Table 10 shows the number of asthmatic children by district. Based on estimates obtained from multi-level analysis, the intra-class-correlation (ICC) for districts is equal to 46%. Hence, variability at the level of districts accounts for 46% of total variance. The intra-class-correlation (ICC) for schools is equal to 33%. Hence, variability at the level of schools accounts for 33% of total variance. School level and district level variations jointly account for 79% of total variance. The effect of schools accounts for 33% of total variation.

When school and district were combined, district level factors explained 46% of the variation, and school level factors explained 33% of the variation. Similarity of students within the same school and districts accounted for 79% of the variation. Similarity of schools within districts accounted for 58% and similarity of pupils within the same school accounted for 33%.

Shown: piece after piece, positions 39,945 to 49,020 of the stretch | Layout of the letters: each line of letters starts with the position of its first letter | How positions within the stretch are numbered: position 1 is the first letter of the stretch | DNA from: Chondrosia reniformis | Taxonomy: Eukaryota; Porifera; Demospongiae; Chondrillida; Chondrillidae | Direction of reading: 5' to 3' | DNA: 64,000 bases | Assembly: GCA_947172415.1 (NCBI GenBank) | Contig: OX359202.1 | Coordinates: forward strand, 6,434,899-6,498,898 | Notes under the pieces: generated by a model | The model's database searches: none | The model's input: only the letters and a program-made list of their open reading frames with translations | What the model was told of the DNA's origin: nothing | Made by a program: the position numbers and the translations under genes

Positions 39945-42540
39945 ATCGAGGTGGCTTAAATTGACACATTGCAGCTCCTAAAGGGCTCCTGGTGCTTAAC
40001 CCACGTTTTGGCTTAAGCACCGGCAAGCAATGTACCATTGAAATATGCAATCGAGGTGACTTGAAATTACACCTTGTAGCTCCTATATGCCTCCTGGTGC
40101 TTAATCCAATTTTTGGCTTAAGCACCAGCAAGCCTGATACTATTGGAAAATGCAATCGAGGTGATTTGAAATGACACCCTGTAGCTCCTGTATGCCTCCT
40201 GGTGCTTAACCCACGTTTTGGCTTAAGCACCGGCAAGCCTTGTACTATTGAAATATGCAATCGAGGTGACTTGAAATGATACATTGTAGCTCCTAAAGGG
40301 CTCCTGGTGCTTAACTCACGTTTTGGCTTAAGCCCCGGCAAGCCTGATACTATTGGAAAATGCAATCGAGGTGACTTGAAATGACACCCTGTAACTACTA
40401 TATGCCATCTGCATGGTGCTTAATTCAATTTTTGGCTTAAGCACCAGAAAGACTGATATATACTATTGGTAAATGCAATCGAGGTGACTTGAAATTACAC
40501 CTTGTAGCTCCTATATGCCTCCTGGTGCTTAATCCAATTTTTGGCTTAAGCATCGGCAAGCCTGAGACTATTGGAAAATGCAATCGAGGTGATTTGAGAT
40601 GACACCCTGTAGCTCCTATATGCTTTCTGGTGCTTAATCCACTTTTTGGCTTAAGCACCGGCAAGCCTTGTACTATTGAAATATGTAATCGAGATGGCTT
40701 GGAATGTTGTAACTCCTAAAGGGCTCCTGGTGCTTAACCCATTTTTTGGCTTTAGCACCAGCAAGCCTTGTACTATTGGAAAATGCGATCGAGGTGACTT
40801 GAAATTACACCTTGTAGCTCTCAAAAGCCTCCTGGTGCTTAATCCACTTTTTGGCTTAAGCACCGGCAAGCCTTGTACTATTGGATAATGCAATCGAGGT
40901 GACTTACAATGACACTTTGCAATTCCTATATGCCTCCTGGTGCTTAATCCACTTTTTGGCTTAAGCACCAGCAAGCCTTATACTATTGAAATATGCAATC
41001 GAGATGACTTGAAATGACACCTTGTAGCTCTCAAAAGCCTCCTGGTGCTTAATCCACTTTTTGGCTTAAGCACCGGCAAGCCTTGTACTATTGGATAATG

6. Discussion of Major Findings

The prevalence of asthma in the sample is 27.63%, suggesting that since the study by Maritz [1], interventions to mitigate environmental factors of asthma described in this study have not worked. This is supported by the finding in this study that polluted air in the living area is a strong predictor of asthma. Genetic predisposition did not significantly predict asthma. This observation is not consistent with the theoretical premise of this study that genetically predisposed individuals develop asthma at the point of interface with environmental risk factors.

Findings on sex and asthma are not easy to assess due to diverse views among scientists on its role in asthma development. However in this study females were found to be more at risk than males (odds ratio 1.32 p = 0.096, C.I. 0.951–1.83), although the finding is not statistically significant. This finding seems to support the claim that male children are more at risk as suggested in Harwood and Fergusson [20].